Writing About True Crime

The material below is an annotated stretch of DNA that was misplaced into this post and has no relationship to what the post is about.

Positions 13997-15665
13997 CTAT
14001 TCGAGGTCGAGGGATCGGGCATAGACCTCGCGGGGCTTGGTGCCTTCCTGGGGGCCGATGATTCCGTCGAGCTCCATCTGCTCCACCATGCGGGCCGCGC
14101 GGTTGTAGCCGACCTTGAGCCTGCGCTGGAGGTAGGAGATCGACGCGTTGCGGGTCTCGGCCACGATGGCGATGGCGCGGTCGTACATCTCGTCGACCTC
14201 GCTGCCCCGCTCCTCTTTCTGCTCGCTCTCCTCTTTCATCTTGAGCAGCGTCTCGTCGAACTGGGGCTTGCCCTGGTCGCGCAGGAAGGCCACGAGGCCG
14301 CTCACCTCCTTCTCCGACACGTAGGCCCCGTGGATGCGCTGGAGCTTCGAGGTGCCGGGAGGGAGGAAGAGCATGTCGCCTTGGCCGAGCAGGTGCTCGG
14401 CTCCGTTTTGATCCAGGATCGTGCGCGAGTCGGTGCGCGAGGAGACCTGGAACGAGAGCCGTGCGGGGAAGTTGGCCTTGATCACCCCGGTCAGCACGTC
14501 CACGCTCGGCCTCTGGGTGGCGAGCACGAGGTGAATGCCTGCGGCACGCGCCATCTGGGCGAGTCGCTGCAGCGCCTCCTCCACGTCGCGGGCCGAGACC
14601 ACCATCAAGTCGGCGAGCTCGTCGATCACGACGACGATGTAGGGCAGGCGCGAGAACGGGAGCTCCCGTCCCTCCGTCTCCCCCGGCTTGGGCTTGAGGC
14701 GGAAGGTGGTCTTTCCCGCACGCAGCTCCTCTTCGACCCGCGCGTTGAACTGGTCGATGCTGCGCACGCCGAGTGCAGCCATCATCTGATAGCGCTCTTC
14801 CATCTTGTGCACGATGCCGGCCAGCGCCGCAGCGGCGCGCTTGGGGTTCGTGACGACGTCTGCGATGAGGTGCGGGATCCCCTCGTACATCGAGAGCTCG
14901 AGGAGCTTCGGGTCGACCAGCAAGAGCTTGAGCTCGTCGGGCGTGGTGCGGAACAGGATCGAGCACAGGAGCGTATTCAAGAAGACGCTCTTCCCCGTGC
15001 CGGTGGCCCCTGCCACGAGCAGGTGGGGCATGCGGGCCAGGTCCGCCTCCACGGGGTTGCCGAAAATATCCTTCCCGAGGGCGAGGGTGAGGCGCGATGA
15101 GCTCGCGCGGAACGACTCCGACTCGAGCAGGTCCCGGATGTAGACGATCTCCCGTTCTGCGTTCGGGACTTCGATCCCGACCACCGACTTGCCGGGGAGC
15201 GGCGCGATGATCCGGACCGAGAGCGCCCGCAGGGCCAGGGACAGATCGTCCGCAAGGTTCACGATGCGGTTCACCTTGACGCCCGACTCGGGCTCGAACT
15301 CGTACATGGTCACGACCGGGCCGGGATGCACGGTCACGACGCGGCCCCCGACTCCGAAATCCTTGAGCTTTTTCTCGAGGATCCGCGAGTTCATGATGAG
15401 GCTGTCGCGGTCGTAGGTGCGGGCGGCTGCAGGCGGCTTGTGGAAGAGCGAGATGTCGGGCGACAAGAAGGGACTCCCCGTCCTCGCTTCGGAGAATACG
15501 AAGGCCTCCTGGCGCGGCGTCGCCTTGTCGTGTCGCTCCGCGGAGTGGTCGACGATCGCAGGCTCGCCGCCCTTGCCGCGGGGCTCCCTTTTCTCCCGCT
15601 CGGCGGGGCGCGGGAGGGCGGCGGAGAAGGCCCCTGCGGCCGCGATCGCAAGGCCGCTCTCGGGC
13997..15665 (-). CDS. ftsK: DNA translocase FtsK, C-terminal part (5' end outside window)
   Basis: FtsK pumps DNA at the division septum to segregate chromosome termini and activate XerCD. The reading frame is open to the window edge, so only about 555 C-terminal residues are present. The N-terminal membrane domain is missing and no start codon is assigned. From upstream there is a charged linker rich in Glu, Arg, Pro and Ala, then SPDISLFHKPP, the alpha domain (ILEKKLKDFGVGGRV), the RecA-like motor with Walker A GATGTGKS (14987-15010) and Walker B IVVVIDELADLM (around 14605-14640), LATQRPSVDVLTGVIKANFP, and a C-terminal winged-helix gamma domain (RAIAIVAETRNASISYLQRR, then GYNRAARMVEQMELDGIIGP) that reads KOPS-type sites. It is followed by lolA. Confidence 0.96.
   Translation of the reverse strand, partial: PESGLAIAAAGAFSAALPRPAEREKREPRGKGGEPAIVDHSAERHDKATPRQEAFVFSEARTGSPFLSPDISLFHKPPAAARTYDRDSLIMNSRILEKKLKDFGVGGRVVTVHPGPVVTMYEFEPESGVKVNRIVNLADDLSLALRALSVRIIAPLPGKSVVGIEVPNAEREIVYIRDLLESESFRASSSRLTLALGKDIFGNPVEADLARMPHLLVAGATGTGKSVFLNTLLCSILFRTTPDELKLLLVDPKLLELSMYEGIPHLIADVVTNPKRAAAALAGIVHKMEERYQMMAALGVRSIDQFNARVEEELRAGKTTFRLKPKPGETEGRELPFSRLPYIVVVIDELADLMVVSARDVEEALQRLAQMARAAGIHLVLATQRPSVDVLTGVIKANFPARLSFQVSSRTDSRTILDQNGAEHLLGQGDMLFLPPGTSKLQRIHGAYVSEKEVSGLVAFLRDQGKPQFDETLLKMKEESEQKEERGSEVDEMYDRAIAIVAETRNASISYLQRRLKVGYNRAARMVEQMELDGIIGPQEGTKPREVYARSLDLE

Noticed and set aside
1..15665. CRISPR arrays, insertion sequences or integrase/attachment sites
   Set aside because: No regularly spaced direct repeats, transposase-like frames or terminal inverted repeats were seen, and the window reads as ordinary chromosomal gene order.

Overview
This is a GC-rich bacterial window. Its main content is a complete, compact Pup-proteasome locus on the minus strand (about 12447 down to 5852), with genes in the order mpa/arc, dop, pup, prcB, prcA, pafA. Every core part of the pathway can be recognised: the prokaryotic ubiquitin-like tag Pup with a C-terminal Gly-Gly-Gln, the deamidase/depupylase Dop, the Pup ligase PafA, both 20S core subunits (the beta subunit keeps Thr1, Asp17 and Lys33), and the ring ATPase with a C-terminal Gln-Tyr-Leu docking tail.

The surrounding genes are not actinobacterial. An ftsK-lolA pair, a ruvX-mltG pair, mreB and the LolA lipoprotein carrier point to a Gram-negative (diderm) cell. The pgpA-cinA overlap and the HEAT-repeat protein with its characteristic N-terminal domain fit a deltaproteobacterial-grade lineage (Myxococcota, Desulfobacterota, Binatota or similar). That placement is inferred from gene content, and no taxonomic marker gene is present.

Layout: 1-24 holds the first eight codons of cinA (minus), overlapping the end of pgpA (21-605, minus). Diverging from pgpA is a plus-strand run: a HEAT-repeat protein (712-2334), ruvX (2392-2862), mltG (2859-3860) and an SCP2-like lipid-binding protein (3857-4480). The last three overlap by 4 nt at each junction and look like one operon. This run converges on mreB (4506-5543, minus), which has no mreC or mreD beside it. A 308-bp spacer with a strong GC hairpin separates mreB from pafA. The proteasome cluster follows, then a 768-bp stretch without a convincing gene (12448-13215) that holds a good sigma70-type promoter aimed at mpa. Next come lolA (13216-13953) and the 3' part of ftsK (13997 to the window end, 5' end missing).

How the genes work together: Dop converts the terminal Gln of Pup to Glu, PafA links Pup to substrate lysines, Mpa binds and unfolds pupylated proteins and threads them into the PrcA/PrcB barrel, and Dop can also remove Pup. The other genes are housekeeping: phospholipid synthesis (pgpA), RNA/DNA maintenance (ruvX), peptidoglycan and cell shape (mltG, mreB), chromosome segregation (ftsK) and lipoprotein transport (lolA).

True crime directs our attention to the dark underside of reality and reveals an aspect of the human condition that captivates and horrifies us. In this class, students will seek to consider our relationship as readers, viewers, and listeners to these stories that we consume and are consumed by. What does it mean to be interested (often voyeuristically) in someone else’s tragedy? What are the biases of journalists, filmmakers, etc.? How does our definition of justice underpin our own biases? Why are we interested in a criminal’s motives to the point of obsession? Are the presentations of these cases (especially the insistence that everything is true) unethical? We will think a lot about narrative and crime—what’s the assumed relationship between facts and accuracy? We will analyze and explore ways of understanding true crime and the culture surrounding it. Students will be exposed to a variety of true crime accounts through books, podcasts, and documentaries. They will be asked to question the ethics involved, the tactics employed, and the presentation of each case.